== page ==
Why fight for Hollywood? Because making our spreadsheets recalculate faster is no longer enough to inspire new generations of computer hardware. Because Silicon Valley has come to appreciate continuing income streams from subscription services. Because there are legacy players in the TV industry who are easily seen as vulnerable.

Notice I didn’t include Facebook in my list of combatants. Facebook will need the next two years to consolidate its existing businesses before it can even begin to think about Hollywood. Facebook will miss this cycle completely.

Another company I didn’t mention is Netflix. Though this pioneer of video streaming has been around since the 1990s it feels to me more like a acquisition candidate in this battle than a conqueror. Same for TiVO and even Roku: too small.

Still, it’s in Netflix-style Over-the-Top (OTT) streaming content where we’ll see lots of action that will eventually come at some expense to the incumbent cable companies. Some of these will choose sides, like Comcast isapparently doing with Intel, while others may be acquired or just fade away.

Look at both Motorola Mobility (Google) and Cisco trying to get out of their cable box businesses. This does not bode well for their customers, the cable systems.

Content comes down to TV, sports, and movies, with the big attraction of 2012 being sports because of its resistance to piracy.  Sports means large live audiences that are unwilling to wait for a torrent to deliver the Big Game two days later. CNN always does well with advertisers when there is a war or a disaster, but sports figuratively is a pre-scheduled war or disaster complete with cheerleaders and good lighting, which is why ESPN is worth more than CNN, MSNBC, and FoxNews put together.

Video games have peaked as a business. It was a great ride but the days of the $60 video game title are limited as mobile, casual, and social gaming take over. This has Microsoft, for one, scrambling hard to make its xBox game console into something like a TV network. Nintendo and Sony are not significant players in this space even though Sony thinks it is.  They, too, have peaked, which is surprising given Sony owns a major movie studio.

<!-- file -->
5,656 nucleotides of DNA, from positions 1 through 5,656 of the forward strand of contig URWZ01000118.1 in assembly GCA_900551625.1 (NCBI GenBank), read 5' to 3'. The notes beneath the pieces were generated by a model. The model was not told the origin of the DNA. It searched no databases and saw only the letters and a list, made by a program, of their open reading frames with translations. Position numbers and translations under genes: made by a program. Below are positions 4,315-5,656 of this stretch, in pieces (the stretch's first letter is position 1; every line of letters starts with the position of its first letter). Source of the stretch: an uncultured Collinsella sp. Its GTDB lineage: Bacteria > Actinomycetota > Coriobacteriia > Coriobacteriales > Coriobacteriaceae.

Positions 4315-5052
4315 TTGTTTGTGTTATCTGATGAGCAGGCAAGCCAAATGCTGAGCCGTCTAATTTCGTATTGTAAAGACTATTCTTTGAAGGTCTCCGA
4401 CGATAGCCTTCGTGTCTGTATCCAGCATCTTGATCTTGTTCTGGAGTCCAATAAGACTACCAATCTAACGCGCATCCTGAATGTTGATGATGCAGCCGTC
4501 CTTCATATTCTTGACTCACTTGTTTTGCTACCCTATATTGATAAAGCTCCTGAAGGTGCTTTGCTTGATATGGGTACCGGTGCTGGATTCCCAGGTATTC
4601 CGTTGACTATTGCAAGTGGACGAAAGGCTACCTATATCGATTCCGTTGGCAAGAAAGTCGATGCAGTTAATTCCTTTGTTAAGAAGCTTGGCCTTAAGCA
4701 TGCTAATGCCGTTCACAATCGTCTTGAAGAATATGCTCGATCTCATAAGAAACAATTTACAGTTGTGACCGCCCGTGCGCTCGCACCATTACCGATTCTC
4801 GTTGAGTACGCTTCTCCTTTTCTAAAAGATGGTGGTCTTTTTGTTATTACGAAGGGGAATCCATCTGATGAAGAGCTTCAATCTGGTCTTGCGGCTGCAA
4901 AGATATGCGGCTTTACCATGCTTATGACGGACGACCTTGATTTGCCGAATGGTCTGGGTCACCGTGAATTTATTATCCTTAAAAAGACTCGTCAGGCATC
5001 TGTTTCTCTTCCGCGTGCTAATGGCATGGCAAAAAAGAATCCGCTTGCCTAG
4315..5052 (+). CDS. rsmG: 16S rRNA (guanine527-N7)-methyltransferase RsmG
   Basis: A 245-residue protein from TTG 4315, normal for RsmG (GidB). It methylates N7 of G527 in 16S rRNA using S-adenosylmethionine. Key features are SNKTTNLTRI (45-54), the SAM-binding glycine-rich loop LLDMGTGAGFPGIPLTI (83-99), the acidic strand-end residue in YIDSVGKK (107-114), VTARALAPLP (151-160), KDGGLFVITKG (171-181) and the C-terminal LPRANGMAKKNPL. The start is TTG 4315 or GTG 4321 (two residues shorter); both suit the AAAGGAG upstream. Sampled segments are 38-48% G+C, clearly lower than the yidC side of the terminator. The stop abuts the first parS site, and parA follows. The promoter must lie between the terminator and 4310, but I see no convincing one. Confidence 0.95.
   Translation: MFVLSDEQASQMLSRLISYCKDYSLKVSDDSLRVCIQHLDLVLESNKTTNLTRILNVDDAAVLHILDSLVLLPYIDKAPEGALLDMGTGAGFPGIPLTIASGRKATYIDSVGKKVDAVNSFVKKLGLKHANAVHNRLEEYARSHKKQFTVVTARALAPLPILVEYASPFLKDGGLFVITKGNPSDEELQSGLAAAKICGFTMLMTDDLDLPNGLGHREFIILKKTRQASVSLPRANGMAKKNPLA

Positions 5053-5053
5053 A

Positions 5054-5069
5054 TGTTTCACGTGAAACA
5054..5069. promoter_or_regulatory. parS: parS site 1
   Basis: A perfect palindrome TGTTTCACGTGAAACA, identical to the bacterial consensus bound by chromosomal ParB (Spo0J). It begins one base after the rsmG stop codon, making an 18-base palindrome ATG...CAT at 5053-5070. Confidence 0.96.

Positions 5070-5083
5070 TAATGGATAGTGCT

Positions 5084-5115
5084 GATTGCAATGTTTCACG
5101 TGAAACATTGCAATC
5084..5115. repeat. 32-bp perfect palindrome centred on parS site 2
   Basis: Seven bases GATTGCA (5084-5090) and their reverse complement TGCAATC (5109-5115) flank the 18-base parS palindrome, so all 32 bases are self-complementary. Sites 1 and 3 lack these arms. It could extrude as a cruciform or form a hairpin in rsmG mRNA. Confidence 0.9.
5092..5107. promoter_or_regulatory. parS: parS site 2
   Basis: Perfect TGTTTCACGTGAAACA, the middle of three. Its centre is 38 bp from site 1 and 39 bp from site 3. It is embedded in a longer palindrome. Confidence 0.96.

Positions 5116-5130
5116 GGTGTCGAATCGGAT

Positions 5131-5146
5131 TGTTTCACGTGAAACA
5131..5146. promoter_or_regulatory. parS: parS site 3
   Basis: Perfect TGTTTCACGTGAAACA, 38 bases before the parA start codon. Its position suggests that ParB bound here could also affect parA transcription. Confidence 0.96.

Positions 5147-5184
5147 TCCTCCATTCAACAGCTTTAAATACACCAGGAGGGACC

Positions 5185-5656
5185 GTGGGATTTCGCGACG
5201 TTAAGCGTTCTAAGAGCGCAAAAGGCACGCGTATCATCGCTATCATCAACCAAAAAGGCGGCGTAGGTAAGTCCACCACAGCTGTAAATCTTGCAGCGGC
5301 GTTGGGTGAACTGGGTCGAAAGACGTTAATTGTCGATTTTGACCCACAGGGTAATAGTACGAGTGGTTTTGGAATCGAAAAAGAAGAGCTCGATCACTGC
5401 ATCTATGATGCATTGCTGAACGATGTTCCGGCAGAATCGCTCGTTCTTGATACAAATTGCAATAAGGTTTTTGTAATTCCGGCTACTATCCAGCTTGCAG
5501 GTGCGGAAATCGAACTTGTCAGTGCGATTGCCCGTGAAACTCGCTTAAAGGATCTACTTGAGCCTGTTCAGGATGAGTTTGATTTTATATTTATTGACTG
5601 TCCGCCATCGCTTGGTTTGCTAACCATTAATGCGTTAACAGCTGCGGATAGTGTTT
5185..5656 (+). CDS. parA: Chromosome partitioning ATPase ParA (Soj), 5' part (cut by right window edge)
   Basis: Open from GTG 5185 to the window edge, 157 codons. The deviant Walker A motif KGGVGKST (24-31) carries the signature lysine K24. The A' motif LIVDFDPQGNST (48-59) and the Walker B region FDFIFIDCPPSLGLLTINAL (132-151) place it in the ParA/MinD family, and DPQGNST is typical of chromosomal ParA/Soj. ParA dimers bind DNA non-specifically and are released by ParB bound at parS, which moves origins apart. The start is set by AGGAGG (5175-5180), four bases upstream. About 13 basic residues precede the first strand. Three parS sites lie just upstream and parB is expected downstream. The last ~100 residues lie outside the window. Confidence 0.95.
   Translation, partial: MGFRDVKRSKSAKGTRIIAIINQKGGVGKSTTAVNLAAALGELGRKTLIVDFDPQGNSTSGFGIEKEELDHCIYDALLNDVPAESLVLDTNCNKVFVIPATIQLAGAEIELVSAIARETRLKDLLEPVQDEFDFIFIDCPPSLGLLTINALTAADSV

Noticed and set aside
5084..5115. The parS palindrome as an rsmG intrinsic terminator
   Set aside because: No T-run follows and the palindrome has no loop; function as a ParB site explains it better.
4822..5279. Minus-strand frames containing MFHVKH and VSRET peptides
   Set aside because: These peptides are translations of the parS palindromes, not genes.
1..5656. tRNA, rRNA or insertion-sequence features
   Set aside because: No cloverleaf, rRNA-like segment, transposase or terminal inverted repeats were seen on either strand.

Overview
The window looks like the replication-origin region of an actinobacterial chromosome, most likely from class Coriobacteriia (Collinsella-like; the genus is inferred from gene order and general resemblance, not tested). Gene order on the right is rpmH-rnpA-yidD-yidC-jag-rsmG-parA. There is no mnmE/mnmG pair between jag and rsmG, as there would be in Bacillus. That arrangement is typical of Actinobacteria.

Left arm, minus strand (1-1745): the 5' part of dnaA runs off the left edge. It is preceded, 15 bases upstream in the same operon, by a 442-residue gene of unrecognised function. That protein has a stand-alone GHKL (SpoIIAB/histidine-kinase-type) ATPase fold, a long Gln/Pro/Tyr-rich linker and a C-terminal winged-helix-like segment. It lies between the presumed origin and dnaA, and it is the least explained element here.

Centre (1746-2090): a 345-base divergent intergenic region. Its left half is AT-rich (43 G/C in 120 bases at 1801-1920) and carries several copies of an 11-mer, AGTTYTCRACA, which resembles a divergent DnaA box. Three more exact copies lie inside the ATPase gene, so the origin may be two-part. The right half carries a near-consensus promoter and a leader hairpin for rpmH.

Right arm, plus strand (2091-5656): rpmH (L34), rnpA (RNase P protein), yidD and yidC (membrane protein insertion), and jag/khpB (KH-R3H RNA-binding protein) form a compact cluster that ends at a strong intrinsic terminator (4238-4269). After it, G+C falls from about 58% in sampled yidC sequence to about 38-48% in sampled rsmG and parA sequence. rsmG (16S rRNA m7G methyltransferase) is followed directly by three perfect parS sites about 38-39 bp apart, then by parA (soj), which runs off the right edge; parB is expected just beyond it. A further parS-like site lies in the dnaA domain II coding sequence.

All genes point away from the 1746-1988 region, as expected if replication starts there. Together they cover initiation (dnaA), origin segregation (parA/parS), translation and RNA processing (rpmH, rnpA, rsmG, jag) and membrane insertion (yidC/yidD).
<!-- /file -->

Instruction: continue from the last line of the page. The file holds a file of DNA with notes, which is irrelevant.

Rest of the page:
The dominant video platform or platforms will be determined by the content they carry, so we are going to be seeing lots of money going to Hollywood from Seattle and Silicon Valley, enriching networks and studios alike. Alas, I doubt that this effort, which is well underway, will show any clear winners simply because the major tech companies are going about it so stupidly.

I’ll explain tomorrow or the next day the right way for technology companies to conquer Hollywood.

Don’t worry. TVWriter™ will bring you “tomorrow’s” column, um, tomorrow. Hang tight!

30 Problem Words and Phrases

DailyWritingTips.Com strikes again. We discovered that TVWriter™ writers regularly make 15 out of these 30 errors. How about you?

user-error

by Mark Nicol

Tried-and-true words and phrases are convenient, but they are also truly trying — as with clichés, when a writer relies too heavily on stock usage, the resulting prose is tired and uninspired. Watch out for the following deadly usages.

1. After having: “After looking around, I chose a seat” is fine, and so is “Having looked around, I chose a seat,” but “After having looked around, I chose a seat” is redundant. “Having” means that the action has already been performed, so the context is clear that the writer is writing after the fact.